Parkinson disease (PD) is a progressive neurodegenerative disorder characterized by motor and non-motor symptoms and signs. Many reports suggest that diminished heart rate variability occurs early, even prior to the cardinal signs of PD. In a longitudinal study of PD, we evaluated whether heart rate variability (HRV) obtained using a 10-second ECG tracing, and the electrocardiographic QT-interval would be associated with PD severity and progression. Subjects were derived from a longitudinal study of 1741 individuals with early, stable PD. The severity of PD was measured using the global statistical test (GST). In a subset, the heart rate corrected QT-interval (QTcB) was calculated for each electrocardiogram (ECG). The HRV was measured for each ECG and then transformed to fit a normal distribution. The baseline analysis included 653 subjects, with 256 completing the 5-year follow up study. There was an association (P < 0.05) between QTcB and PD severity in individuals that were taking QT-interval affecting drugs. A longer QT-interval at baseline was associated with more advanced PD at 5 years (P < 0.05), and greater disease progression over 5 years (P < 0.05). There was an association between diminished HRV and an orthostatic decrease in standing blood pressure at baseline in individuals with PD (P < 0.05). HRV was not associated with PD severity or progression. In conclusion, we were able to detect measurable associations between the QTcB interval and PD severity, PD severity 5 years later, and the change in disease over time. However, routine ECG tracings appear inadequate for the evaluation of autonomic function in PD.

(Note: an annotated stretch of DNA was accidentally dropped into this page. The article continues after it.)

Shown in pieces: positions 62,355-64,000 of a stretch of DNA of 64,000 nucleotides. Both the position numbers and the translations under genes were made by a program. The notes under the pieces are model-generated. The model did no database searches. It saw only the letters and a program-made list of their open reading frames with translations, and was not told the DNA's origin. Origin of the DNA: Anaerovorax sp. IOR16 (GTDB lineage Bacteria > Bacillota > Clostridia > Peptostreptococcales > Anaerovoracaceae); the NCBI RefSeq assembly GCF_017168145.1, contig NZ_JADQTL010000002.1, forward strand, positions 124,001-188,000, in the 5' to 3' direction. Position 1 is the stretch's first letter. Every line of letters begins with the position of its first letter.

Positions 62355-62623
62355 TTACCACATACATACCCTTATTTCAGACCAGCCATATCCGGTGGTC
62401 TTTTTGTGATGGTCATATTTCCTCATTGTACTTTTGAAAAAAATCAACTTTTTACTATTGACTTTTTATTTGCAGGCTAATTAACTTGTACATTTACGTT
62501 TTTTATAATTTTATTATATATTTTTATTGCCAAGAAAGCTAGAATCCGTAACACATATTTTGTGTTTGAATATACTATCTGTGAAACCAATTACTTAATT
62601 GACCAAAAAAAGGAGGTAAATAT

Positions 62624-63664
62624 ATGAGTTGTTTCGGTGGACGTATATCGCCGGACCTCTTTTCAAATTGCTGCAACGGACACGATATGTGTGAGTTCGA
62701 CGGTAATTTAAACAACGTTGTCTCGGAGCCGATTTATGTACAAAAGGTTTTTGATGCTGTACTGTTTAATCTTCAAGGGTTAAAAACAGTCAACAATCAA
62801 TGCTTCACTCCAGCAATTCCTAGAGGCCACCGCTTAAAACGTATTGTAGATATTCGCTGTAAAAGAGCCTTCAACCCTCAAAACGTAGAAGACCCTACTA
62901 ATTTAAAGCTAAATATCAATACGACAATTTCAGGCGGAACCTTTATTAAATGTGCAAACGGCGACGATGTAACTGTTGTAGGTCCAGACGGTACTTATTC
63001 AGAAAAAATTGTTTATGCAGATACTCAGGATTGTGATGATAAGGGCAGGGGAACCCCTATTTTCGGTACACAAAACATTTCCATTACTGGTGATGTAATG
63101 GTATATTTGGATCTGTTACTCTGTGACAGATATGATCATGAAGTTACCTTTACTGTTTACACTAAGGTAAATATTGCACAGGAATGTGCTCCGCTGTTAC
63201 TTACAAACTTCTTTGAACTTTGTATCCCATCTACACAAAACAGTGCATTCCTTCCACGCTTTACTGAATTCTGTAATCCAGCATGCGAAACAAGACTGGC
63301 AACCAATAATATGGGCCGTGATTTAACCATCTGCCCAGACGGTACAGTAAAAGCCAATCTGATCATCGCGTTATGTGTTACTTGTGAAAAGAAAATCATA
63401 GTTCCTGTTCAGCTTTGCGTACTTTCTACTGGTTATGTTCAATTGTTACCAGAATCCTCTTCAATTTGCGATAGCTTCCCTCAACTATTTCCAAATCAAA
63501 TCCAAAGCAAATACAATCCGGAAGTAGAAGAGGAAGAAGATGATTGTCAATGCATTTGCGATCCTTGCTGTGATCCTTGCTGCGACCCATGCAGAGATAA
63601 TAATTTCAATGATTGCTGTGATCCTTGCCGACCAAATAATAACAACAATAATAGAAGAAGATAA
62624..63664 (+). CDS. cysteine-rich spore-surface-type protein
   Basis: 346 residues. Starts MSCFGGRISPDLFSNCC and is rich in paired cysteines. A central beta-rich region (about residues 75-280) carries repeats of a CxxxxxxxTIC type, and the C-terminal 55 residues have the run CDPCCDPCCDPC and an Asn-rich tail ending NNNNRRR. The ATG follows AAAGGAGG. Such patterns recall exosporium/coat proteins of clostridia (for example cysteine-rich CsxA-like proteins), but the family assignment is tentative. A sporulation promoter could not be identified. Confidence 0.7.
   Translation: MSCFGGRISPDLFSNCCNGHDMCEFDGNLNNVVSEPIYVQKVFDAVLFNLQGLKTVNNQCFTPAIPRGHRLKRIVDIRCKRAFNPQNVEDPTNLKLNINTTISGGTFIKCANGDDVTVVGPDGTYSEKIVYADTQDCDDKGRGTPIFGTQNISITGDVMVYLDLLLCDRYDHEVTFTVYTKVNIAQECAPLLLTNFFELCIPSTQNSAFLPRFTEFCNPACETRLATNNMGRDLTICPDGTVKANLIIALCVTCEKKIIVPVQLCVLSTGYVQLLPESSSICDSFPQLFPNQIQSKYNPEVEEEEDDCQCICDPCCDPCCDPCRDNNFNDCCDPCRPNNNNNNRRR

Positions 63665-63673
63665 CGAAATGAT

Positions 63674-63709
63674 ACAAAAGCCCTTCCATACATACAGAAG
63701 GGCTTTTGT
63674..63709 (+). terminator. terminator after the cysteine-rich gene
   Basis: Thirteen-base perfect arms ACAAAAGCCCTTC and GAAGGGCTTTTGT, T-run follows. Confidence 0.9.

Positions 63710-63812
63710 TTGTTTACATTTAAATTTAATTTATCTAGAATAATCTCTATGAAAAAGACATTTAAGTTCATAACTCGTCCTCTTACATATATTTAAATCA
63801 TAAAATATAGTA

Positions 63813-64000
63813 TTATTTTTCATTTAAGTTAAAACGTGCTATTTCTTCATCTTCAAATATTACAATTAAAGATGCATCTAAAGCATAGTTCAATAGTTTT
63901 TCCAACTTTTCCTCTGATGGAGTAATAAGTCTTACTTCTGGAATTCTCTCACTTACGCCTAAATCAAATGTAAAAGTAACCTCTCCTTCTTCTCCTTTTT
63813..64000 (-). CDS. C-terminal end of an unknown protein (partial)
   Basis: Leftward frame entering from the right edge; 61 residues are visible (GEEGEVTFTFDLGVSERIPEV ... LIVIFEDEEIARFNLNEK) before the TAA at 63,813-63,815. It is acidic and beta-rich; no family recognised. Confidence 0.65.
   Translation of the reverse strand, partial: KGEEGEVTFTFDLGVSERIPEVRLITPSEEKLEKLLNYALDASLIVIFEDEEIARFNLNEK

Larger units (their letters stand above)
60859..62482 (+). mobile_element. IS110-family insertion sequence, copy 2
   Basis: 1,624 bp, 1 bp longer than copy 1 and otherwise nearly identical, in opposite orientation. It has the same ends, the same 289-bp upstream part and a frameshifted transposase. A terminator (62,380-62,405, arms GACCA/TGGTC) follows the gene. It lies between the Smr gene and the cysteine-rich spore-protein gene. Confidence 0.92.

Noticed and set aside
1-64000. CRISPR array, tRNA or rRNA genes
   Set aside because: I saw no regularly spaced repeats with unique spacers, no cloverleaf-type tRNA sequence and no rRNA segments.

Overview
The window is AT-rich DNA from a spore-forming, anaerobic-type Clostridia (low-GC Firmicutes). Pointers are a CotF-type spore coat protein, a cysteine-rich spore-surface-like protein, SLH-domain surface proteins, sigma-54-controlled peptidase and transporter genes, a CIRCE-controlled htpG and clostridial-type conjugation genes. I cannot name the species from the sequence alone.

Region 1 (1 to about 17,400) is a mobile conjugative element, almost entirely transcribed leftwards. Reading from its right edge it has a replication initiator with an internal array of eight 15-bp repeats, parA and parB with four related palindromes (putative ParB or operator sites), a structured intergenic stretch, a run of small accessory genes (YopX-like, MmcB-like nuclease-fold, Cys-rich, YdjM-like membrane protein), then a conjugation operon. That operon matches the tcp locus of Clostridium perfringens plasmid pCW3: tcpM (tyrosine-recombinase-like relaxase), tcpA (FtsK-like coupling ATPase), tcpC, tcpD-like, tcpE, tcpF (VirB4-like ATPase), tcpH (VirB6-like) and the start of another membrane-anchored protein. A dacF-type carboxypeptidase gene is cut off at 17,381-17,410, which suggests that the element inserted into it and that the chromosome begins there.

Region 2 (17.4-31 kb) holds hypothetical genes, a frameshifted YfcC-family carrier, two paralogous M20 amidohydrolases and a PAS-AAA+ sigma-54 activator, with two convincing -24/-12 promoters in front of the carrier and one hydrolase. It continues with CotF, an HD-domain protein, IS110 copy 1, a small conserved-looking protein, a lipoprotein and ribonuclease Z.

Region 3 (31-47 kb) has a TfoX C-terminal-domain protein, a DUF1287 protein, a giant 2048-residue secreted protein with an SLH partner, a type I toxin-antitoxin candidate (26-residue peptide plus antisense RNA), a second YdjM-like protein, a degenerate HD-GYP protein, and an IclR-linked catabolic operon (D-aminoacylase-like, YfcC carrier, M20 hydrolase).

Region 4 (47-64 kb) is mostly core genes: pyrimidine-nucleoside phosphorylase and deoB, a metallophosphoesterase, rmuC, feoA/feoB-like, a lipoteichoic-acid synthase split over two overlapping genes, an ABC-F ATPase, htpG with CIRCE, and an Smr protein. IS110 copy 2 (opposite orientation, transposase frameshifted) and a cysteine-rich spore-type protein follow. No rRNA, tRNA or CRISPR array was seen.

- Heart rate variability
- Parkinson's disease
ASJC Scopus subject areas
- Endocrine and Autonomic Systems
- Clinical Neurology
- Cellular and Molecular Neuroscience